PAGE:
FALLS CITY — Funding supporting Falls City Direct Connect, a free bus that provides rides from Falls City to Dallas and Monmouth and back, is in danger after a grant for operations was rejected.
Cherriots, the Salem-area public transportation agency, oversees the grants.
Two grants were submitted on behalf of the service: one to replace the 15-year old van ($62,800) and another for operations ($176,920). Both requests were “scaled” down to $58,300 and $107,240, respectively.
The application for vehicle replacement didn’t meet qualifications. But on Feb. 6 the Special Transportation Funding grant for operations was recommended by the program’s Technical Advisory Committee to be funded at $51,282 over two years, said Jesica Madronal, the Polk County community engagement coordinator in a recap of the meetings.
“Though this was less than half of our scaled request, we were thrilled and grateful because we knew that we could – at least—continue our existing transportation program in Falls City,” Madronal wrote.
Falls City Mayor Jeremy Gordon said he and Polk County officials met with Cherriots to assure that Falls City’s request was in line with the intent of STF funds “to help bolster transportation options for people with disabilities and seniors.”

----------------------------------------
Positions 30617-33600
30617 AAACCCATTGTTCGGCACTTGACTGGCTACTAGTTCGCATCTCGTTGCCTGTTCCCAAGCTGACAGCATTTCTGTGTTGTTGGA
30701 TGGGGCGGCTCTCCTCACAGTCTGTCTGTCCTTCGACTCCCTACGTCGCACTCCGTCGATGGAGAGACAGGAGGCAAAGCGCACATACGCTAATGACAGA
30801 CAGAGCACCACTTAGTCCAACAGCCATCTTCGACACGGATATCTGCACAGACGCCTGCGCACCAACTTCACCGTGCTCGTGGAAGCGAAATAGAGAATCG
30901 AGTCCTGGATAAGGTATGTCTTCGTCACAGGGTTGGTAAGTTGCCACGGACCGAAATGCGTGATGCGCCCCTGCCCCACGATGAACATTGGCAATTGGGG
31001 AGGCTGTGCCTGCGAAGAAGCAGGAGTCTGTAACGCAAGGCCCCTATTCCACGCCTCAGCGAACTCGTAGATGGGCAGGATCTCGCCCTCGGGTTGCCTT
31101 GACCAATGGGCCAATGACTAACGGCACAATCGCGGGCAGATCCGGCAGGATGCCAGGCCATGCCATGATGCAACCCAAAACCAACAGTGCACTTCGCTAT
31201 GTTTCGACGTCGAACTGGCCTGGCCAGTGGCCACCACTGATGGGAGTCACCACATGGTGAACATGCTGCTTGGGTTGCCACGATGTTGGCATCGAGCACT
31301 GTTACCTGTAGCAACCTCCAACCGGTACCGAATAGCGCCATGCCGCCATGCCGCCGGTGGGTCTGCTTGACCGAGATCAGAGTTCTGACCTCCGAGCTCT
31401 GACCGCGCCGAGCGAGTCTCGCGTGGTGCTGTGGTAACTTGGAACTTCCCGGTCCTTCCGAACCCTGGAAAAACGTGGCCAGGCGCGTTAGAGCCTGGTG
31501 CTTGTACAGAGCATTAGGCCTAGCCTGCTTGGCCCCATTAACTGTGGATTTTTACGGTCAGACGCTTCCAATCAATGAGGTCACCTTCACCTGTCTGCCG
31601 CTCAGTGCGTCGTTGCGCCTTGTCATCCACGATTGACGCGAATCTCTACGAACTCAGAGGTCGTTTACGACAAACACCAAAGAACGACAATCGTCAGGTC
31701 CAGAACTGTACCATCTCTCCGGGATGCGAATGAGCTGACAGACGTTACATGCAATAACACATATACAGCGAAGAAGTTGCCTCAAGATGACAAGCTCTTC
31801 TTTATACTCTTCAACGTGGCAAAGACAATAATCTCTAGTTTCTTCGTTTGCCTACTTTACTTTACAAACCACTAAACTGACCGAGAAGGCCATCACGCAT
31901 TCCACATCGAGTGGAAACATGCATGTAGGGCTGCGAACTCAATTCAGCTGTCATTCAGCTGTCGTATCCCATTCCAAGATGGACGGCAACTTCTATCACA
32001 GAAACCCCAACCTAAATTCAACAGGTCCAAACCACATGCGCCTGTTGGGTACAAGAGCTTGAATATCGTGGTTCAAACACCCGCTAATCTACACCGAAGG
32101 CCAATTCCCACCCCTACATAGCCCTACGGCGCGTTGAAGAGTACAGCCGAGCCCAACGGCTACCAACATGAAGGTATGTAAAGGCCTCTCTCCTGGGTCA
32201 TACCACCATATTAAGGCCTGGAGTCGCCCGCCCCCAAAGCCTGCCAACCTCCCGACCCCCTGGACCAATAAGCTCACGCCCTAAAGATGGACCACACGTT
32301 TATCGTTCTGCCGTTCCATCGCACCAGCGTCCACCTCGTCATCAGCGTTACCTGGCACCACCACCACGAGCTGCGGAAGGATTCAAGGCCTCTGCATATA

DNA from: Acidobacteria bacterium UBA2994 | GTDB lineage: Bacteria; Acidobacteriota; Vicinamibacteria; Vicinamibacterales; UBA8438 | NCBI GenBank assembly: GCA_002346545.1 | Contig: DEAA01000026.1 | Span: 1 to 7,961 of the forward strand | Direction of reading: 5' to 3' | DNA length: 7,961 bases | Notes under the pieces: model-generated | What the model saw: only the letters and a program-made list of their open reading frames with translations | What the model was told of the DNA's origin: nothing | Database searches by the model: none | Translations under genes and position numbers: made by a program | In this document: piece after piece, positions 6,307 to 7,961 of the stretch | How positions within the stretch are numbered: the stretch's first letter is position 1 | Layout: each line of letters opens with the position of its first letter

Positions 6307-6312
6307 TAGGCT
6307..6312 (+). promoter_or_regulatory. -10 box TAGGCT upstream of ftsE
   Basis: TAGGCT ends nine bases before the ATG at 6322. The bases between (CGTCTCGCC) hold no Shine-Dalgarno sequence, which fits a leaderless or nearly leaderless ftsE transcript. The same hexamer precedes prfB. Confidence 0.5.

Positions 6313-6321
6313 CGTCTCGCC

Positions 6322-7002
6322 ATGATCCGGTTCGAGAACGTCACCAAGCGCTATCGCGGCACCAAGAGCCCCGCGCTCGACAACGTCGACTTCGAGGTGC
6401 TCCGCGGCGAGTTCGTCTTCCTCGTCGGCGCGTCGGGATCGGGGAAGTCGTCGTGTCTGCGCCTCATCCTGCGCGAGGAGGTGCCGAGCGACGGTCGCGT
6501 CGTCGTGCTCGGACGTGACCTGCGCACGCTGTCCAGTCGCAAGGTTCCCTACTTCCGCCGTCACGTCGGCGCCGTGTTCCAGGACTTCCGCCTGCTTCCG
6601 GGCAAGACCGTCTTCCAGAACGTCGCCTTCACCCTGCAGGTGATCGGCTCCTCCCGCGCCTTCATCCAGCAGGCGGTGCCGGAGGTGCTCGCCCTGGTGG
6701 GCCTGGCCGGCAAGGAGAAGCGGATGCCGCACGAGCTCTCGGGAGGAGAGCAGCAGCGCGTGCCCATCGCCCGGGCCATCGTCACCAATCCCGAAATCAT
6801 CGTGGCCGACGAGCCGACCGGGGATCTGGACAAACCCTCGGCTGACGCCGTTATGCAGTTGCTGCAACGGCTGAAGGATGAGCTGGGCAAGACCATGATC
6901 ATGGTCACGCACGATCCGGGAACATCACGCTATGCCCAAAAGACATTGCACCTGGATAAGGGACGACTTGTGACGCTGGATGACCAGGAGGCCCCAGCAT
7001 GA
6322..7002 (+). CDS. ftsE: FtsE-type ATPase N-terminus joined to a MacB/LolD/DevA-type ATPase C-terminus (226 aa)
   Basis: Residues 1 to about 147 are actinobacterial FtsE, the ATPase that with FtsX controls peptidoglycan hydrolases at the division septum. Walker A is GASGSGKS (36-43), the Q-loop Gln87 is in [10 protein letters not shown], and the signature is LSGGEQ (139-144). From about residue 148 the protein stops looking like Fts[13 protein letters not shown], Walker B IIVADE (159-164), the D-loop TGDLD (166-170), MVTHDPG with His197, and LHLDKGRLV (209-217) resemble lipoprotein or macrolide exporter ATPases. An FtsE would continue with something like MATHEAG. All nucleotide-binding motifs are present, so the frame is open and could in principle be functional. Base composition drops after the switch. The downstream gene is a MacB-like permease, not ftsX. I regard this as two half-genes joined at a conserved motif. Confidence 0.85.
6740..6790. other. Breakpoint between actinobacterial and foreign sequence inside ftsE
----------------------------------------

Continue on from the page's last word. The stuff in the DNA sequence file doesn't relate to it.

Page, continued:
Gordon said in the grant writing process, he learned that 30 percent of residents of Falls City have a disability and the city has a higher than average senior population.
He said 50 percent of direct connect riders use the service to go to grocery stores, medical appointments and job services.
“In other words, Falls City is the ideal location for the intent of these dollars,” Gordon said at the March 14 Falls City City Council meeting.
However, six days later, Madronal said Allan Pollock, Cherriots CEO and general manager, recommended the money going to Falls City’s program be diverted to existing Salem-Keizer Transit operations.
Gordon said after he and others testified on behalf of the service at the Cherriots Board of Directors meeting, the vote on funding was delayed and the recommendation was sent back to TAC to review.
Gordon said that review didn’t result in a change of the recommendation, and he plans to attend and testify at the Cherriots board meeting on March 28.
“It is clear to me that the Cherriots CEO subverted the committee process … and did everything he could to make sure the Falls City Direct Connect would receive no funding,” Gordon said.
He said the program has the Polk County Board of Commissioners’ permission to appeal the board’s decision to the Oregon Department of Transportation if it approves the TAC recommendation on March 28.